International Building Exhibitions (IBA) have been held for over a hundred years. They experiment in the fields of archi- tecture and urban development, and set impulses that thrive beyond their time. Each IBA examines the specific local, his- torical and socio-political conditions of its time and finds new concepts and projects in its own way. Over the decades, IBAs can be divided into four categories.

1901–1957 ▸ The building exhibition as an international showcase for architecture
These IBAs were created in times of historical upheaval and, with strong political will and large budgets, were able to open up new architectural and creative territory.

1979–1999 ▸ International Building Exhibitions as a rehabilitation instrument in urban development
For the first time, the focus is on the building stock, specifically urban districts in need of redevelopment and brown field development following de-industrialization.

2000–2013 ▸ International Building Exhibitions as influential players in the culture of planning (»Baukultur«)
IBAs focus on the interface between urban and regional devel- opment policies; they influence strategic planning and project development through prototypes.

2010–2023 ▸ International Building Exhibitions on new scale and transnational cooperation
Based on local characteristics, subjects such as »planning from the bottom up« are developed; they create international appeal through subsequent programs and projects.


1901 ▸ Mathildenhöhe Darmstadt: A document of German art

In 1899, on the initiative of Grand Duke Ernst Ludwig, the artists’ colony Darmstadt was established, whose overall planning was entrusted to the young architect Joseph Maria Olbrich. A comprehensive, holistic concept characterizes this building exhibition. The ground plan of the quarter, the studio and residential buildings, the exhibition buildings, the interior fittings — from the door handle to town planning, the designs and plans were combined into a Gesamtkunstwerk. In a joint effort, architects, painters, sculptors and representatives of the applied arts gave Mathildenhöhe a new form.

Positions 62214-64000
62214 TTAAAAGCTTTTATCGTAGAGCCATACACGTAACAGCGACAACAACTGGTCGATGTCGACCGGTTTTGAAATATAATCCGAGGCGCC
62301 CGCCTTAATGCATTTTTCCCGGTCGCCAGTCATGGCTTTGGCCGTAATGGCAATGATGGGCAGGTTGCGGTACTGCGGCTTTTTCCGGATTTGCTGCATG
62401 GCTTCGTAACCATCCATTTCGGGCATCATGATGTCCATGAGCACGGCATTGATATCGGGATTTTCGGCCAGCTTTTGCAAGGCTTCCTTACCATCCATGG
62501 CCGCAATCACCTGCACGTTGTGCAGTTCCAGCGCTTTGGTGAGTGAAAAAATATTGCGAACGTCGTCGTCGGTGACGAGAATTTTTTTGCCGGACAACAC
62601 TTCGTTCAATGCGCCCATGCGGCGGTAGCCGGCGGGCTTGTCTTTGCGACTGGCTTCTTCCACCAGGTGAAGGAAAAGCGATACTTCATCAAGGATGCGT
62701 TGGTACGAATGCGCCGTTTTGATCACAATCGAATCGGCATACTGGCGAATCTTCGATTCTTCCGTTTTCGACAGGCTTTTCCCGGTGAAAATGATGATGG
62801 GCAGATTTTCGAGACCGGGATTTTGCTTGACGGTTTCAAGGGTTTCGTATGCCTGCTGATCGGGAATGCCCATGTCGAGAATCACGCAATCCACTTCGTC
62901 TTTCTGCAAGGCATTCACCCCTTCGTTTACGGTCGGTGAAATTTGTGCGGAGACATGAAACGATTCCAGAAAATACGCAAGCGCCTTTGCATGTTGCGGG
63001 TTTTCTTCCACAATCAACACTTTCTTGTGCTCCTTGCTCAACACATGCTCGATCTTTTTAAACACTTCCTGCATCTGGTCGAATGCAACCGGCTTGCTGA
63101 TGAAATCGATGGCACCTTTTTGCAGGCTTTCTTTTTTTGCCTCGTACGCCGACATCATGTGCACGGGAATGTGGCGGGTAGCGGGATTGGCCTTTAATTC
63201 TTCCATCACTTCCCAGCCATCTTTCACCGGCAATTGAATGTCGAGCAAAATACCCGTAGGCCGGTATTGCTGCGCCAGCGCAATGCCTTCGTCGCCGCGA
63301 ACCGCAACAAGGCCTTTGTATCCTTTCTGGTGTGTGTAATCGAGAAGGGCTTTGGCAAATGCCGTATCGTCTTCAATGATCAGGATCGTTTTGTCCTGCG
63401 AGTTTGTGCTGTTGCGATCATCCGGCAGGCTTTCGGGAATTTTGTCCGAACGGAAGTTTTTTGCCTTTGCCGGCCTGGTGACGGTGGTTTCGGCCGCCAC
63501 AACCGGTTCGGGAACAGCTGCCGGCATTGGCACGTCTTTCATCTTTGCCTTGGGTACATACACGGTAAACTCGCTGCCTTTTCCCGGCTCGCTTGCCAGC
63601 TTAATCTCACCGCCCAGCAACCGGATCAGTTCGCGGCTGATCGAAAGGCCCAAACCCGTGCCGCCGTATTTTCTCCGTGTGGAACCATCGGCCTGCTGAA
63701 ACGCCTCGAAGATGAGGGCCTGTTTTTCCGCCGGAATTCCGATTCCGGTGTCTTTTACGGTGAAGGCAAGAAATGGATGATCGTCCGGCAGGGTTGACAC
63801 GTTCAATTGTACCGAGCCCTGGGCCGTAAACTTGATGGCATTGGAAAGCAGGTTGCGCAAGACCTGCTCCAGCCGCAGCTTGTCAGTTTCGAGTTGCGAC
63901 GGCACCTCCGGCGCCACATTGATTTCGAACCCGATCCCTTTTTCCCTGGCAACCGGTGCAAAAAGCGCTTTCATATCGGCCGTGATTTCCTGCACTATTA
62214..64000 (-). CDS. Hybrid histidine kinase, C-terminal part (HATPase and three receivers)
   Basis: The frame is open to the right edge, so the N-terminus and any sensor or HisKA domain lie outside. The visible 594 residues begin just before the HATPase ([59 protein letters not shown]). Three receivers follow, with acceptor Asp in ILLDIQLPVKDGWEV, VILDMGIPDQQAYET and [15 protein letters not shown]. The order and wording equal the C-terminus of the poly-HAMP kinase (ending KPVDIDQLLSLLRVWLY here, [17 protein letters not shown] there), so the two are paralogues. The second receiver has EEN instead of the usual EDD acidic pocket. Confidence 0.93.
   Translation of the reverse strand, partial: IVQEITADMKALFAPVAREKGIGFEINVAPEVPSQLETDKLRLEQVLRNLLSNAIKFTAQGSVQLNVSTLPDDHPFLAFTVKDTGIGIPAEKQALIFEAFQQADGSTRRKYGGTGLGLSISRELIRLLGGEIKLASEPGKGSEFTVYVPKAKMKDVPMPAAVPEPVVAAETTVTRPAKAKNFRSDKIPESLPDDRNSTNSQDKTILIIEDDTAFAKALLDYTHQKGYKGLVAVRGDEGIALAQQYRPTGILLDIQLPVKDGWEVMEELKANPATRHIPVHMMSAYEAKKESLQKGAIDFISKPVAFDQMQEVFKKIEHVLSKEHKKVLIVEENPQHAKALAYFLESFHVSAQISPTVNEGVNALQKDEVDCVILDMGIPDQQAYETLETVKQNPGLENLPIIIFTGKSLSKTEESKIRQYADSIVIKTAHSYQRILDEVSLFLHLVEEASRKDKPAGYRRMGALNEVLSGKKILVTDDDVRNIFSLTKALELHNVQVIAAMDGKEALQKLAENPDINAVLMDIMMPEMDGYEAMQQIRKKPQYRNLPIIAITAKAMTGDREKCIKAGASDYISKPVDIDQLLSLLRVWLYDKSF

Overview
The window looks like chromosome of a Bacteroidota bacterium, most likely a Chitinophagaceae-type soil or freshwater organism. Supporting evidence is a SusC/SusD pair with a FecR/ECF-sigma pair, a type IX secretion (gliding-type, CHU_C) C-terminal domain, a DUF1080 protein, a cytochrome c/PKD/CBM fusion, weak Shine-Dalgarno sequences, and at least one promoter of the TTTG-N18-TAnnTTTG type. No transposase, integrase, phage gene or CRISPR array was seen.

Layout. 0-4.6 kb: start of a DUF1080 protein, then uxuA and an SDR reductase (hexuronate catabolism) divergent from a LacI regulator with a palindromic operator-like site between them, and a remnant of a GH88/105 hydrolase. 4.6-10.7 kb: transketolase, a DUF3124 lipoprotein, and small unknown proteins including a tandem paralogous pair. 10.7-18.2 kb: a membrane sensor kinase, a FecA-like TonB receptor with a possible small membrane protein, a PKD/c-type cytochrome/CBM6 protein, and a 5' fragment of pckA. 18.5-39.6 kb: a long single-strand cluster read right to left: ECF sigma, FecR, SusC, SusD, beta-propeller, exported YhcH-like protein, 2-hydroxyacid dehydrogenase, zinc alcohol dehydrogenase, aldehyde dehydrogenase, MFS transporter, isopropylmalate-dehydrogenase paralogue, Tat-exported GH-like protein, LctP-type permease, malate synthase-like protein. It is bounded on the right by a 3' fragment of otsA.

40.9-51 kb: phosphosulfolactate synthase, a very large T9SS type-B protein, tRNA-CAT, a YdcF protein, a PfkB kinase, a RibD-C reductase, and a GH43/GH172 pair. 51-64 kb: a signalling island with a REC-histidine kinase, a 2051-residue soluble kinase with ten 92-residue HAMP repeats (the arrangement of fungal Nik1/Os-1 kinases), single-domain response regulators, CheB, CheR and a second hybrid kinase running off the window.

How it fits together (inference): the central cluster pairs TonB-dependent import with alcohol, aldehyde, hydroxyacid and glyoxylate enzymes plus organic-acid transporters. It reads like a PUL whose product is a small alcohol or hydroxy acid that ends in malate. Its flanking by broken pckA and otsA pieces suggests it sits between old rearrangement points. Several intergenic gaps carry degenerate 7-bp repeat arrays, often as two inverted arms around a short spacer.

1927 ▸ Weissenhofsiedlung Stuttgart: Testimony to a new building style

Entitled »Die Wohnung« (dwelling), this building exhibition for the first time presented the new forms of living demanded by the association Deutscher Werkbund, both nationally and interna- tionally. Seventeen architects participated, including Le Corbusier, Walter Gropius and Hans Scharoun. Under the artistic direction of Mies van der Rohe, they created a housing program for modern »city dweller«, implemented in 21 case study houses. The functional, simple architecture of the Weissenhof housing estate stood for the architecture of modernity.

1957 ▸ Interbau Berlin: Competition between systems

In response to the socialist, monumental, classicist Stalinallee of East Berlin, Interbau presented the capitalist model of the »city of tomorrow« in 1957, in keeping with Western Modernism. Based on the urban planning competition won by architects Gerhard Jobst, Willy Kreuer and Wilhelm Schließer, represen- tatives of an international avant-garde designed buildings that had a strong connection to the park landscape designed by Walter Rossow. The Hansaviertel, originally intended as a prototype for post-war modern redevelopment, is to this day regarded as an internationally recognized reference project for a post-war modern urban landscape that is extremely pop- ular with its inhabitants.

1979–1984/87 ▸ IBA Berlin: The city center as a place to live

Because urban renewal practice in German cities was increasingly denounced, the »Critical Reconstruction of the European City« was to be researched in demonstration areas in West Berlin. Two parallel approaches were pursued. In the context of the »IBA-Neubau« (IBA for new buildings), residential buildings were created primarily by architects from abroad who were to be assigned to postmodernism or deconstructivism: Peter Eisenman, John Hejduk, Rem Koolhaas and Rob Krier. In contrast, »IBA-Altbau« (IBA for existing buildings), socio-politically more ambitious, was dedicated to »saving the broken city« through careful modernization and transformation of existing buildings.

1989–1999 ▸ IBA Emscher Park: The future for an industrial region

In a former industrial region, 117 landscape planning and urban development projects for environmental, economic and cultural conversion were realized across an area of more than 800 square kilometers. For the first time, landscape design and architecture moved into the foreground of planning schemes in order to build a regional identity and promote a fundamental change in dealing with »disused space«. Industrial ensembles, stigmatized as a sign of industrial decline, became identity-generating buildings — today they are hall- marks of the cityscape in the Ruhr area. Read more: www.iba.nrw.de

2000–2010 ▸ IBA Fürst-Pückler-Land: Workshop for new landscapes